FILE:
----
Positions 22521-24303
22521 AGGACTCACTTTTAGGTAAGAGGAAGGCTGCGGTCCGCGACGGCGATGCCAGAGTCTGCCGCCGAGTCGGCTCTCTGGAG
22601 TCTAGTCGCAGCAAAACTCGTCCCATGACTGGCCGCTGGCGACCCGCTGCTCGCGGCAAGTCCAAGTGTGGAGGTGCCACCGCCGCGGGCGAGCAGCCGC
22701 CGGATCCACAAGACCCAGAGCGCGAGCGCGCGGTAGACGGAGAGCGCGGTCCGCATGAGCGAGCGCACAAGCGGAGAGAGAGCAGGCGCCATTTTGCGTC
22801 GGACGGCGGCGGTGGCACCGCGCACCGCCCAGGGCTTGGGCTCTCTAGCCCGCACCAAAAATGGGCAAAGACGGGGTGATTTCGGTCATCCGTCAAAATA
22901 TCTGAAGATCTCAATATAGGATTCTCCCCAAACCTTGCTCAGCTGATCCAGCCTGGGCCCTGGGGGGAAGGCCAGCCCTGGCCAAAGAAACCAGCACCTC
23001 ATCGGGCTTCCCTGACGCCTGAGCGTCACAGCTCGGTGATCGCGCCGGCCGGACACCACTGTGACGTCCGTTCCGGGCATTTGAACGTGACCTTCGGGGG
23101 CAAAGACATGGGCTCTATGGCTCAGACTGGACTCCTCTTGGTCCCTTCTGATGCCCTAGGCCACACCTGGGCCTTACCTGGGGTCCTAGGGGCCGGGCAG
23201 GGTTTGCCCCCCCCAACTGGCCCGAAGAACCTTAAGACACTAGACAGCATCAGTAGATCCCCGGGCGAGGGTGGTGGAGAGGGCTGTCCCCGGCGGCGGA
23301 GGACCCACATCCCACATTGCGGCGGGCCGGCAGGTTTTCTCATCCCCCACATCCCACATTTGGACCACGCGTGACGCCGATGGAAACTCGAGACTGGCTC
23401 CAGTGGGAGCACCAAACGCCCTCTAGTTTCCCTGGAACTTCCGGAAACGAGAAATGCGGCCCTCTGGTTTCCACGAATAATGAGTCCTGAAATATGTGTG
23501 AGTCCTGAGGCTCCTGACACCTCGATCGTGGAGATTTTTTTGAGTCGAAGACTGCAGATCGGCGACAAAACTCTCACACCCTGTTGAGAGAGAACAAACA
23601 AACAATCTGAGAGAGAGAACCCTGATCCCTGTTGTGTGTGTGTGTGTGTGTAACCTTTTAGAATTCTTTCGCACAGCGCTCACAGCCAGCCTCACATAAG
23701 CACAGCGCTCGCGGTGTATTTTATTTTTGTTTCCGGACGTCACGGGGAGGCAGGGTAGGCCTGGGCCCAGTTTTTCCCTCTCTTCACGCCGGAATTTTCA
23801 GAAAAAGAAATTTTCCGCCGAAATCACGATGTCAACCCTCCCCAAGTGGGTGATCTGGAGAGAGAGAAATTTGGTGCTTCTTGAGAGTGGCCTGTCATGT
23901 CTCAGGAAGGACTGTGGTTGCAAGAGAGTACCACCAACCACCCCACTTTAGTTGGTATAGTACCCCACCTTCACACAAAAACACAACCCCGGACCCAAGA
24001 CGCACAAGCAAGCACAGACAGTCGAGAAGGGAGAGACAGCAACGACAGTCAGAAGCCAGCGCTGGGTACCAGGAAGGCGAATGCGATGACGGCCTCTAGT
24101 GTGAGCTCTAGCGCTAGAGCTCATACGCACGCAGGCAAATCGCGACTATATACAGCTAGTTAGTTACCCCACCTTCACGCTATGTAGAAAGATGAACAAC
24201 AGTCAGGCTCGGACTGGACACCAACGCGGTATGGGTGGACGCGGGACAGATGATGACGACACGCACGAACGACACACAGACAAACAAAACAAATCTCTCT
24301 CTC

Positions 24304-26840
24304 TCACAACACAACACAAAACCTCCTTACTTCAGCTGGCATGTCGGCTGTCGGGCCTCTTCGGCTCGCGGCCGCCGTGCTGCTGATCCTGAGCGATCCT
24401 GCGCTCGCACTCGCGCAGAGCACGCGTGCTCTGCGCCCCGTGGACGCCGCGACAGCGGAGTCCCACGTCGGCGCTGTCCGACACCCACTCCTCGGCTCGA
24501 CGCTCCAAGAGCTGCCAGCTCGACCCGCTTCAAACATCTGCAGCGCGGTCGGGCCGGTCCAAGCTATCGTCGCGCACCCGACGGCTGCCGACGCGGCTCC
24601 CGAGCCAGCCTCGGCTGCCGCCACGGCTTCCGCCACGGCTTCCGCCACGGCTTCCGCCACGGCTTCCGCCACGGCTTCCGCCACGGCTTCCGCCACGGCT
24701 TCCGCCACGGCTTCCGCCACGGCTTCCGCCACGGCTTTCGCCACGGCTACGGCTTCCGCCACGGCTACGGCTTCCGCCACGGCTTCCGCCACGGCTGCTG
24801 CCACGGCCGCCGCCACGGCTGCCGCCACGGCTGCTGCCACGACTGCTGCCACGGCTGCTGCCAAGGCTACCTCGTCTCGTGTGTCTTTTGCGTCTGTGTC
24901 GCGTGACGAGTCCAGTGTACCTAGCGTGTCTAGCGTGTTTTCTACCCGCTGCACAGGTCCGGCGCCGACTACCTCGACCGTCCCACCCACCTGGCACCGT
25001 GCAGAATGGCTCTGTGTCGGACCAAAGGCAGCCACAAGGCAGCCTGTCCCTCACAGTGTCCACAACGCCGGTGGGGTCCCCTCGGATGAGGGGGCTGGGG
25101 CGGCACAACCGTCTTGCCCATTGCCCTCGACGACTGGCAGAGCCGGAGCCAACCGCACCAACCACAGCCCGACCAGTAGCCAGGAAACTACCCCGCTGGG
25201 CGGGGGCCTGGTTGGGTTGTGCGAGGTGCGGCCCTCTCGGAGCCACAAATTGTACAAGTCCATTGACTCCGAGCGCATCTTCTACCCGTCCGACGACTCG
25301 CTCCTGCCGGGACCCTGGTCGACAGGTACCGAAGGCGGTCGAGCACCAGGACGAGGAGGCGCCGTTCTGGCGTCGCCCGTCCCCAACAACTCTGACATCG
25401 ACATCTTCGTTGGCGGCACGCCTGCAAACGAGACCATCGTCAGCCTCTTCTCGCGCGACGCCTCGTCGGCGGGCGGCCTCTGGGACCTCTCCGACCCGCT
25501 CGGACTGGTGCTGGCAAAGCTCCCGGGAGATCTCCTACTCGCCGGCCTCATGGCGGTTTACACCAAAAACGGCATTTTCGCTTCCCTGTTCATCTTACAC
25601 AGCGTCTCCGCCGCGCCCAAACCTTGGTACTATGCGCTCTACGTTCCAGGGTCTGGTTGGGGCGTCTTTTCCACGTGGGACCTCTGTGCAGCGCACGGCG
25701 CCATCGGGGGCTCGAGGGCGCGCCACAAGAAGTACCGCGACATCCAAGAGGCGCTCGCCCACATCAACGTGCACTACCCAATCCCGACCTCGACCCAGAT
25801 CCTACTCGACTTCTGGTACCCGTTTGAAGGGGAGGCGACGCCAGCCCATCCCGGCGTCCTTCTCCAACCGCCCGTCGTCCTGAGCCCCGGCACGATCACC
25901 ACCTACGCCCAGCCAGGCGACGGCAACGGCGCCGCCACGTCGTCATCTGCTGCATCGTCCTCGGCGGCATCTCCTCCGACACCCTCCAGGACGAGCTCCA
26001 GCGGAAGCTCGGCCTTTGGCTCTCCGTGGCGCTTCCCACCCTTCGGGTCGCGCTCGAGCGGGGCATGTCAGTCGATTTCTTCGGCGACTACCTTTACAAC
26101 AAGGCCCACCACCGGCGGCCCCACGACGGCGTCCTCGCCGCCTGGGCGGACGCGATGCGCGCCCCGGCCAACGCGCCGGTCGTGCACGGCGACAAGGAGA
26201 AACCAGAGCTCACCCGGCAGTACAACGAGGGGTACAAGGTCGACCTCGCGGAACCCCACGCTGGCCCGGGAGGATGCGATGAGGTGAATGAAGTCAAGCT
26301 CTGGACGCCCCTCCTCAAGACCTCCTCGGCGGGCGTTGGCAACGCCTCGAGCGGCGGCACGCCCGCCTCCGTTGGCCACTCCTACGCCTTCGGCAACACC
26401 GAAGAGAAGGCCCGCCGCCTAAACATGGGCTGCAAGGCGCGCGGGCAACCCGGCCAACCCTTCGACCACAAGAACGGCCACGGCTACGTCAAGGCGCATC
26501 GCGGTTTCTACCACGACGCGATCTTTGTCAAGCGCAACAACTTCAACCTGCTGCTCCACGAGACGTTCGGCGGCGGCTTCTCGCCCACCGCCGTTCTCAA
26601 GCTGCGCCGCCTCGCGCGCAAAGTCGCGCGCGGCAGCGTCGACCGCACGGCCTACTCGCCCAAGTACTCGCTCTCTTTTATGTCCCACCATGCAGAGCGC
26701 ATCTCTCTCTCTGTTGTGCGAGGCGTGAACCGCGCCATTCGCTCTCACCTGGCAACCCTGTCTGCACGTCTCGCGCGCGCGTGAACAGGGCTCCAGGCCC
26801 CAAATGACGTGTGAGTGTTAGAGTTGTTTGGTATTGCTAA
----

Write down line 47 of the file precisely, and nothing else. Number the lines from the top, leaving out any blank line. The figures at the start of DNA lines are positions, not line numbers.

26801 CAAATGACGTGTGAGTGTTAGAGTTGTTTGGTATTGCTAA